Numerous testsAfter numerous tests in Kenya, a doctor at Nairobi Hospital had referred him to a specialist in London. “He said “I think you have a problem with your blood, but I am not the expert so I wanna refer you to an expert, but I need to get you out of here soon”,” said Collymore. The country was approaching the second round of the 2017 General Election, and the year would soon be coming to an end, a busy time for any company. Collymore thought: “I will go after that” but the doctor said “I want you to leave (for London) tonight”.
Curative programme“You know for me, you got cancer - you got cancer. There is nothing much you can do about it. You see it’s the curative programme that will be six to nine months. I thought this is gonna be tough,” he said in the interview. The haematologist said he would commence chemotherapy in a few days, which forced Collymore to tell his management back at Safaricom of the news, and how long he would be away. The treatment involved three doses of chemotherapy every day for 10 days. The chemo was to get rid of blast cells, which had refused to transform to either blood or white blood cells. After this, he would undergo stem cell transfusion. But after the chemotherapy in February last year, Collymore thought he was ready to go home. He was feeling better already. But the doctor had other ideas. “(He said) “if you go I guarantee you that in six months’ time the cancer will be back and it would be worse than when you came. Then I don’t think that I can put you through a curative programme. I think we gonna have to maintain through chemotherapy.” A possible failure of the transplant, which he got from an undisclosed donor in the United States, is the other thing he admitted he was upset about apart from how long the treatment was to take. In the isolation room in London, Collymore said death did pay him a visit. He thought about it and decided to make peace with it. “That’s the point when you think, you know, I might not come back,” he said, laughing it off. “Then you look at the options. You know I am one of the people who believe that when I die, I actually wanna be cremated pretty quickly.” But Collymore got well. It was August 2018, and he was back in Kenya with the good news for any cancer patient that he was in remission. “I am in complete remission today, but like other cancer patients, we spend the next five years being under a watchful eye. I met my doctor today, she and I meet every fortnight, and I do regular blood tests.” He said the doctor was keen on how the first year would go, only for it to turn out to be the only year he was left with. During yesterday’s interview, Jeff disclosed that Collymore had recently taken a turn for the worse. “In fact, a few weeks ago, his wife Wambui had asked a couple of us to donate blood for platelets. His blood refused to clot. He was getting nose bleeds out of the blues,” Jeff said. But Collymore was prepared for death. He admitted during an interview with Jeff that being diagnosed with leukemia did not upset him that much. “I kinda expected it,” he said. Collymore said if he had not sought a second opinion, he would have been dead by December 2017. “It would have killed me by Christmas for sure. I would have been ex-CEO, the late,” he said, with a smirk on his face. Ever the problem solver and innovator, even as he battled ill health, Collymore did not shy away from pointing out the challenges that would face a common citizen after a cancer diagnosis.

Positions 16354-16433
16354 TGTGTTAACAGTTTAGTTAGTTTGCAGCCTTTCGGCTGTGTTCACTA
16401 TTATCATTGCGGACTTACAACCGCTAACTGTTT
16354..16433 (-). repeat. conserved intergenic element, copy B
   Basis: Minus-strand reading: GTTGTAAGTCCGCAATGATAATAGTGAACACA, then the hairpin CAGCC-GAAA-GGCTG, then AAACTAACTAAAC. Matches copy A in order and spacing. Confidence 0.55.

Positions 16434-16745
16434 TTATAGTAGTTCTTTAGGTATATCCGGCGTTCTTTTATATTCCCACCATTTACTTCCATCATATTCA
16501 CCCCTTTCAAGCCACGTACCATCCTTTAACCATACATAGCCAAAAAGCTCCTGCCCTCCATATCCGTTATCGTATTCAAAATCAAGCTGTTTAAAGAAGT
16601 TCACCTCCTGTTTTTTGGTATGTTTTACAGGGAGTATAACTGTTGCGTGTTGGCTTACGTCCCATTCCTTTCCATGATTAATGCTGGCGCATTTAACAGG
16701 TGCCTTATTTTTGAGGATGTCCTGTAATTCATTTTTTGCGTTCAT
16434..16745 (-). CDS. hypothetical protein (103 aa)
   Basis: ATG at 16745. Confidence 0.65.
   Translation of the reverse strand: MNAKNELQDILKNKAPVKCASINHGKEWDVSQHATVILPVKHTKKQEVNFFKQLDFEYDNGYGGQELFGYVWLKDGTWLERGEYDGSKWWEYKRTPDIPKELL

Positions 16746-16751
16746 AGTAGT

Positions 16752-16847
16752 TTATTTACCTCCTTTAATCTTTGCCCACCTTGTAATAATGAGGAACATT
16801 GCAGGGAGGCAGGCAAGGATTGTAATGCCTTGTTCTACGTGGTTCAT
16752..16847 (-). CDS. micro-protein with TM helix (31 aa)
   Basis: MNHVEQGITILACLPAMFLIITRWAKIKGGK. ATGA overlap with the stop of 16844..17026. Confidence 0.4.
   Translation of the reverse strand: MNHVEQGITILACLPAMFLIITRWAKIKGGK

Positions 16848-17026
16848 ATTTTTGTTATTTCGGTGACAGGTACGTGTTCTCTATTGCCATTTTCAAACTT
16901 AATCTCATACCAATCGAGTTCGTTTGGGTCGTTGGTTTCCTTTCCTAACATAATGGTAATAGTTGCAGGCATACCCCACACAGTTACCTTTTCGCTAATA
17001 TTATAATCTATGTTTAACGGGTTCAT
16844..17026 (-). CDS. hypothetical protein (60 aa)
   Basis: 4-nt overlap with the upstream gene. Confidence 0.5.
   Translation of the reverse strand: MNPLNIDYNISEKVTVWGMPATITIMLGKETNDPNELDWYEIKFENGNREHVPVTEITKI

Poor Kenyans“What happens to the poor Kenyan who suffers from this?” he posed. “One, you not gonna be diagnosed because you will think its fever and this is always the problem. People do not go to get diagnosed for whatever, because, one, they do not have the money, so there are many people who will be dying in the world and Kenya for sure due to lack of diagnosis and lack of a cure.” Collymore said nobody should die from cancer in this day and age of advanced science. He said what made cancer scary was how people reacted once one break the news. “In my family, my ex-wife and my sister all had cancer, and she (ex-wife) celebrated her fifth year cancer-free when I was in London and my sister is six years cancer-free. So you don’t have to die of cancer.” The problem, he said, lay with the healthcare system which “can never be free by the simple fact of how long it takes to train a doctor”. “But we also have a problem with insurance because people can’t afford insurance. For the country to provide free healthcare is a challenge, so people have to find a solution.” Collymore said strong family support also played a key role, noting that he had his wife to thank for being by his side. He said during his stay in hospital, he got goodwill messages from many Kenyans, including archbishops, imams and sheikhs. With a mischievous smile, Collymore said there were even people who were trying to “resist” him, a reference to the #ResistSafaricom movement during the disputed presidential election. All that energy made him decide to get better. “I thought, how the heck can I afford to die and let all these people down?”